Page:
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I know they talk about me all the time. I can feel their eyes on me as I walk across the room. One winks to another as if to say, “She is the one!” They probably laugh. Hmm… Do lizards wink, I wonder? And can they laugh? I am not too up on my zoology about that, but I am sure they must be doing whatever the human equivalent of winking and laughing is. When they congregate behind picture frames or behind almirahs for their lizard conventions, I must be the chief topic of discussion. They will have plenty to discuss alright.

I don’t know what it is with them, the insects/reptiles and me. If I had my way, if our paths were to cross at all, I would prefer them to take the low road and I the high road. Well I am not particular about it. If they so want they can take the high road and I shall be delighted to take the low road. All I ask is that we do not take the same road. Is that asking too much? I shall be East and they the West (Thank you, Rudyard Kipling) or vice versa, so never the twain need meet.

What’s my grouse you wonder?!

Our sideboard had broken its leg and had to be sent to for repairs. We are transferring the glasses and other cutlery from it to the old wooden cupboard. There I am, surrounded by glasses, cups, plates and other fragile things, wiping away, nodding to the music playing from across the room. That’s when I feel a sort of weight on my dress, look down and see this albino house lizard clinging to my dress.

I try to scream, but no sound comes. I merely go “Ggg…gguu ..gguu…” My normal routine in such situations is to shriek a good deal, enough to wake the dead, and make a dash for somewhere other than where I had been initially. If I had followed the usual pattern there would not have been much crockery left so to speak of. My brain, showing great presence of mind had assessed the situation, paralyzed me and saved the glasses and cups and plates and jugs and whatnots.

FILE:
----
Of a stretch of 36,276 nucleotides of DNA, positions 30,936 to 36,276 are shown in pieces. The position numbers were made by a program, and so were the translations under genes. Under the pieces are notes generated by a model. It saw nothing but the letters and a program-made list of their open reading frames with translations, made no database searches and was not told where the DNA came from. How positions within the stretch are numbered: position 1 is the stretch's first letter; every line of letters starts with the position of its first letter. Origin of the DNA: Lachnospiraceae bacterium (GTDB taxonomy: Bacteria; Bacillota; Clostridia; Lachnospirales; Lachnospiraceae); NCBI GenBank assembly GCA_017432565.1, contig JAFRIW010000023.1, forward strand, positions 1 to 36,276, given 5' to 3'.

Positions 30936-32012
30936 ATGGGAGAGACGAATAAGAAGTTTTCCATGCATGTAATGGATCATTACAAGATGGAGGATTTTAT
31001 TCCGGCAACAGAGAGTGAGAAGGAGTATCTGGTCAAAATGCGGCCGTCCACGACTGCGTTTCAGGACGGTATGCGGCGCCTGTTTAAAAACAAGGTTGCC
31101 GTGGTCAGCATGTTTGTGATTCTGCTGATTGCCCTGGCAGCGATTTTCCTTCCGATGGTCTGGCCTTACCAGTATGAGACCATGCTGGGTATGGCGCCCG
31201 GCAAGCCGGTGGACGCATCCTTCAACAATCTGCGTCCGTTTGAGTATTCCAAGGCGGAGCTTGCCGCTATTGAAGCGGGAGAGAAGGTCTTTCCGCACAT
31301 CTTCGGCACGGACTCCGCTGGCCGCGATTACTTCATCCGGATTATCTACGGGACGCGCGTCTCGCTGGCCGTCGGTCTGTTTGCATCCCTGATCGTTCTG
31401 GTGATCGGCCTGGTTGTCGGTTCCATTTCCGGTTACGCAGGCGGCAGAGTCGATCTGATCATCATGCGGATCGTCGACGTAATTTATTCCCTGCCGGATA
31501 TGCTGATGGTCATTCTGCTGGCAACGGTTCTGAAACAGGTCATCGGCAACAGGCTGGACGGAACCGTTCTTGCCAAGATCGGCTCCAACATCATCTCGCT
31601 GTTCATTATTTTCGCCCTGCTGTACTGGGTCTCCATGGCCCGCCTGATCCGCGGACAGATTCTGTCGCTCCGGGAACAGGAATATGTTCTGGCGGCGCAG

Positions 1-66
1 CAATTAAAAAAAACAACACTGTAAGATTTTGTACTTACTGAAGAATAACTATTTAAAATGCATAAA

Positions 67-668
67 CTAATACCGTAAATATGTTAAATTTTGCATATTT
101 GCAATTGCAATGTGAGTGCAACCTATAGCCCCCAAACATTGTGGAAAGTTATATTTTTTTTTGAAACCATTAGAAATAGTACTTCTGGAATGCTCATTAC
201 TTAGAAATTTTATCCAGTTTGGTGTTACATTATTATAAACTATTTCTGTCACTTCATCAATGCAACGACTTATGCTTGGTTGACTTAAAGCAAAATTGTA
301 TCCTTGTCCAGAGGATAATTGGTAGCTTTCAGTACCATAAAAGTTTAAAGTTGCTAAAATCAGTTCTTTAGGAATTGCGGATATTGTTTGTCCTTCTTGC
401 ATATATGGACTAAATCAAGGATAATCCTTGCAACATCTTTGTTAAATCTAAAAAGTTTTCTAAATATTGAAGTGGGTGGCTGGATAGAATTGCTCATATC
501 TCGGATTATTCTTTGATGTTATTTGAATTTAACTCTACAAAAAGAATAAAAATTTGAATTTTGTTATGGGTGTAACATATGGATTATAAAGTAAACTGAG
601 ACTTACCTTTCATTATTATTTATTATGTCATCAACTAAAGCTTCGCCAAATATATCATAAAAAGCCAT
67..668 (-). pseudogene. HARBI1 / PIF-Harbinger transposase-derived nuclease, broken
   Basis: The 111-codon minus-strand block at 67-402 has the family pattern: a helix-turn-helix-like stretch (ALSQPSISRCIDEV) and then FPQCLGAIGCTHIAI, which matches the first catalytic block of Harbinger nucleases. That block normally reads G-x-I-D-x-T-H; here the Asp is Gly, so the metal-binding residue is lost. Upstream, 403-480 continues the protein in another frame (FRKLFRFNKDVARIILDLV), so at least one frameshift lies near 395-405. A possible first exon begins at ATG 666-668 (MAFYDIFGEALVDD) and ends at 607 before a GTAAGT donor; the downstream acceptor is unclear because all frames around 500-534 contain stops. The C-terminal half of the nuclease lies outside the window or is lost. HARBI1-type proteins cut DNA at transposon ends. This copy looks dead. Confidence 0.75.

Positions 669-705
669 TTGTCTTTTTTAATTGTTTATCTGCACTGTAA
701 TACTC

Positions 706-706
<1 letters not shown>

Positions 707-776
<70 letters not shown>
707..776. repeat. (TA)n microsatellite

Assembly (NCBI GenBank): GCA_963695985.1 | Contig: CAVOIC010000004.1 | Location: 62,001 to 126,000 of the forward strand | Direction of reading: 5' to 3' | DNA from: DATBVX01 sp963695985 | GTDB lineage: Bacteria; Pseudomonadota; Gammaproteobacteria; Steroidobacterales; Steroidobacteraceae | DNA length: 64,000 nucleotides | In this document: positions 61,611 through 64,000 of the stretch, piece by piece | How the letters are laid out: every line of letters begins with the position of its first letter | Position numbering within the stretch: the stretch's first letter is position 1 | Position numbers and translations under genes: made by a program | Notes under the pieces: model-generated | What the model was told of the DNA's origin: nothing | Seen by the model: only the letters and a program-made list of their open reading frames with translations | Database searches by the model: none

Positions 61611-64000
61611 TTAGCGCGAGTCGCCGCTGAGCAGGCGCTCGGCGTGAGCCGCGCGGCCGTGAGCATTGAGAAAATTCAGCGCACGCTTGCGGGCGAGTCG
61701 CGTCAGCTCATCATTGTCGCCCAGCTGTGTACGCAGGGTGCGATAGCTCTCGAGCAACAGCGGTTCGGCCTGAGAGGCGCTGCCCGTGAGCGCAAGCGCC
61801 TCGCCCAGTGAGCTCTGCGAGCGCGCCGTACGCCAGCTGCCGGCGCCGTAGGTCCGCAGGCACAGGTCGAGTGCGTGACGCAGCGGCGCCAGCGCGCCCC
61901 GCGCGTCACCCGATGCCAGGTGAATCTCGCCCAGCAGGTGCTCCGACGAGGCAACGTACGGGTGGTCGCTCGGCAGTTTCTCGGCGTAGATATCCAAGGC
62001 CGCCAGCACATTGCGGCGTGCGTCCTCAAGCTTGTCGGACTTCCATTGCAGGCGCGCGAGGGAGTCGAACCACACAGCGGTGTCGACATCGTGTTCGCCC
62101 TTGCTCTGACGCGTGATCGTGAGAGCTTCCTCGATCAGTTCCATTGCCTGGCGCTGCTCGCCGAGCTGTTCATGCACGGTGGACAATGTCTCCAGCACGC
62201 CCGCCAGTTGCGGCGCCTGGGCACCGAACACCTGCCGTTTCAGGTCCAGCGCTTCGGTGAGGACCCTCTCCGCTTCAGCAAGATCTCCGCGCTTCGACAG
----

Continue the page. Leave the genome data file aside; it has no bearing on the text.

Heads turn at the “Ggg…gguu ..gguu..” and the Lord and Master, my savior is soon by my side, flicking off the offending lizard, and promptly leading me to safety.

He: Why did you have to go and stand there? Something like this was bound to happen!

I: (Silent, still remembering and mentally shuddering at the experience of an albino lizard staring me in the eye)

Children give amused looks. The rare occasions they find their Mom helpless tickle them pink.

You think this is all? No siree!

I walk in to my kitchen after a brisk walk and take the pet bottle off the kitchen counter to have a drink of water. My hand touches something cold and I send the bottle flying across the kitchen. There had been a lizard sitting on it. What the heck was it doing on MY kitchen counter and on the pet bottle to be precise?!

Someone has left the kitchen drawer open. About to close it I see some sort of string inside. “What’s that string doing in the drawer?” I ask myself, always the one to want to get to the bottom of things, and pull it, when it quickly slips away. Let me tell you, that was one surprised lizard and one shocked lady. And it makes the day for my family. Sigh.

I make chikki (peanut candy) and walk over to the room where the Martians have congregated to announce the glad tidings. I carry with me the scrapings from the vessel, having left the chikki to cool. Watching the delighted faces with pride, I take just that little bit of extra time to return to the kitchen. On my return I find Mr. Lizard (It could be Mrs. Lizard too) helping itself to the chikki. I throw the whole thing out in frustration. Having second thoughts I go out and get the plate back. I can’t afford to throw plates around in this manner each time. 

Is all this fair, I ask you?! Do I go and sit on the walls and try to throw a spanner into a lizard’s dinner by eating up all the moths or insects or mosquitoes or whatever their dinner is?!